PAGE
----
From Coffee Estates to the Coffee State: A Global History of the Colombian Coffee Economy in the Twentieth Century
For much of the 20th century, Colombia was synonymous with superior quality coffee. From Coffee Estates to the Coffee State: A Global History of the Colombian Coffee Economy in the Twentieth Century places Colombian coffee in a global context and shows that this differentiation of Colombian coffee was the result of a complex history of corporate strategy, political economy, and foreign policy.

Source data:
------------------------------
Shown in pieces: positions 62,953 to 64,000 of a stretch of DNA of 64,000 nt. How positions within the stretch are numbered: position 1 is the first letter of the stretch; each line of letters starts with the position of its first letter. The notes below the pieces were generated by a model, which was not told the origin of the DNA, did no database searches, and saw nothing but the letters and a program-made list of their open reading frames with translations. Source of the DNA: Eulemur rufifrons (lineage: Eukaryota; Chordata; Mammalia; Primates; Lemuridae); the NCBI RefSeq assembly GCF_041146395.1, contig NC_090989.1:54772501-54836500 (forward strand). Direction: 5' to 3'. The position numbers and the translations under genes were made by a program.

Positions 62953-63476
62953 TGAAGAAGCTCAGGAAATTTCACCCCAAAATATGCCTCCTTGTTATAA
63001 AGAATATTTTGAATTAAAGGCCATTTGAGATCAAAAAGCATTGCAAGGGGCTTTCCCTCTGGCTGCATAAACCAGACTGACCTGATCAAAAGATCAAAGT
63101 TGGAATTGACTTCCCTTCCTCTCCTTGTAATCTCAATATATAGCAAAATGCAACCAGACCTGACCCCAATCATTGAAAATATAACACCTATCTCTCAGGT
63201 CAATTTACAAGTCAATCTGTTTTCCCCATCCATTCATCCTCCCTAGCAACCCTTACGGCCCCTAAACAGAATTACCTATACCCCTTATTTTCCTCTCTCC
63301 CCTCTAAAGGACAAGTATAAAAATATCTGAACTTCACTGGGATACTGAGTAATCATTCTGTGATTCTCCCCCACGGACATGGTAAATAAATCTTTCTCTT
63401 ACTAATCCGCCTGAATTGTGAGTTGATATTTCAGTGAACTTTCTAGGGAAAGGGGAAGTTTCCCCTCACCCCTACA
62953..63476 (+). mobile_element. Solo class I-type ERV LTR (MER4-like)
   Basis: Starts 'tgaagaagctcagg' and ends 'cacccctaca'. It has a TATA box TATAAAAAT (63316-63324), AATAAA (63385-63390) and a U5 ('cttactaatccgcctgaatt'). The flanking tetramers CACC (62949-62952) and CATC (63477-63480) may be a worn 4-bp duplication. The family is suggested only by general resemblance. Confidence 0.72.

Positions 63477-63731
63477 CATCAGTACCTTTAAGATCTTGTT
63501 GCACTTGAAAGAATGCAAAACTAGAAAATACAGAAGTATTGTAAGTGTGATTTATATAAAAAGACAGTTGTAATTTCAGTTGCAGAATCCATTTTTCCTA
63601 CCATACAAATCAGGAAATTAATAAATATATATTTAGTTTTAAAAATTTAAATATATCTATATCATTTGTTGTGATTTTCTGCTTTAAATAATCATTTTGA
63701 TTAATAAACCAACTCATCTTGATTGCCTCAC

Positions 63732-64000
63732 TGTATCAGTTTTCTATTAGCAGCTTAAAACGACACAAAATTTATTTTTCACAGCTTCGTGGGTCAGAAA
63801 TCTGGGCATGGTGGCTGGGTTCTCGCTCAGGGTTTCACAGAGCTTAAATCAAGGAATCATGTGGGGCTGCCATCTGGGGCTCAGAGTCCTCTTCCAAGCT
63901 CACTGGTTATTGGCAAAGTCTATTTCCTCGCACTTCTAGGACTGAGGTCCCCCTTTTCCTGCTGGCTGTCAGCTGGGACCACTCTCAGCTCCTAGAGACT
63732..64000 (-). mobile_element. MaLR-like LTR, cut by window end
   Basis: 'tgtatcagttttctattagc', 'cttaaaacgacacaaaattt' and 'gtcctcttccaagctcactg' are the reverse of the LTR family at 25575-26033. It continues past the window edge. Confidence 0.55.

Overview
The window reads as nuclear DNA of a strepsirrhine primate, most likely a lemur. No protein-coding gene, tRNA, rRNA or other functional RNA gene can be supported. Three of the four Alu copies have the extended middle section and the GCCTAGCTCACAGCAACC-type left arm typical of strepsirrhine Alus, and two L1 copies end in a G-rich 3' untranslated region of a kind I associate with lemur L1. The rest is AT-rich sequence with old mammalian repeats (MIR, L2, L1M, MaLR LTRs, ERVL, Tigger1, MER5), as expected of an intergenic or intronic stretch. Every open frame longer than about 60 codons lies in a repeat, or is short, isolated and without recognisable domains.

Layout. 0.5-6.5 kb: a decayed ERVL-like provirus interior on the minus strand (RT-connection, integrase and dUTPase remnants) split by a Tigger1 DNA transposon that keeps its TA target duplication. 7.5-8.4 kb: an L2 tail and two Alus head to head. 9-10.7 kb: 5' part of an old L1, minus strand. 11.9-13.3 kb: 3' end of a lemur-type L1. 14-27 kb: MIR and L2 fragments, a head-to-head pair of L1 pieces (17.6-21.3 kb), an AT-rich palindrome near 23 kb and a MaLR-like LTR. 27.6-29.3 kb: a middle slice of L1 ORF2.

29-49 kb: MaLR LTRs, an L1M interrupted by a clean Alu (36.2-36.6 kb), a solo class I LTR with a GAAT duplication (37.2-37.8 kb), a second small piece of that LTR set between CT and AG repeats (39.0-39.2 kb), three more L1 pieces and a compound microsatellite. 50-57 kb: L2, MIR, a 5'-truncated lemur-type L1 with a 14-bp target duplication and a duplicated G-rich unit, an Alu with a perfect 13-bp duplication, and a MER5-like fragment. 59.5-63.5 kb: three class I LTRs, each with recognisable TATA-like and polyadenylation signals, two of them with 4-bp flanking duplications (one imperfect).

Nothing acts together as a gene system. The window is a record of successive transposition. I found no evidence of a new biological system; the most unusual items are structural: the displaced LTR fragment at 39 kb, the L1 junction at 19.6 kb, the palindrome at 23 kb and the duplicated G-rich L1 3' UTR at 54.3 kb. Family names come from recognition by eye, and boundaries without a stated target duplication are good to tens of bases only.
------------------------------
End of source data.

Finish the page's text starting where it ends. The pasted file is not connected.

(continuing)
Professor Bucheli will analyze the strong influence wielded over the Colombian economic and political system by a private entity: the FNCC (Federación Nacional de Cafeteros de Colombia). Based on privileged access to previously unexplored FNCC archives, this book will show how the firm strategically molded the Colombian economy and state to its interests, then cleverly influenced coffee prices and American policy towards Latin America from the Global Depression of the 1930s through the end of the Cold War in the 1980s. The influence of the FNCC in Colombian economic and foreign policy decreased after 1989, when with the collapse of the Soviet Union the United States lost interest in subsidizing coffee exports, new industries such as oil and coal (as well as the illegal cocaine exports) emerged in Colombia and competed with the FNCC for political influence, and a new technocratic elite adopted free market policies that meant decreasing subsidies to coffee exports.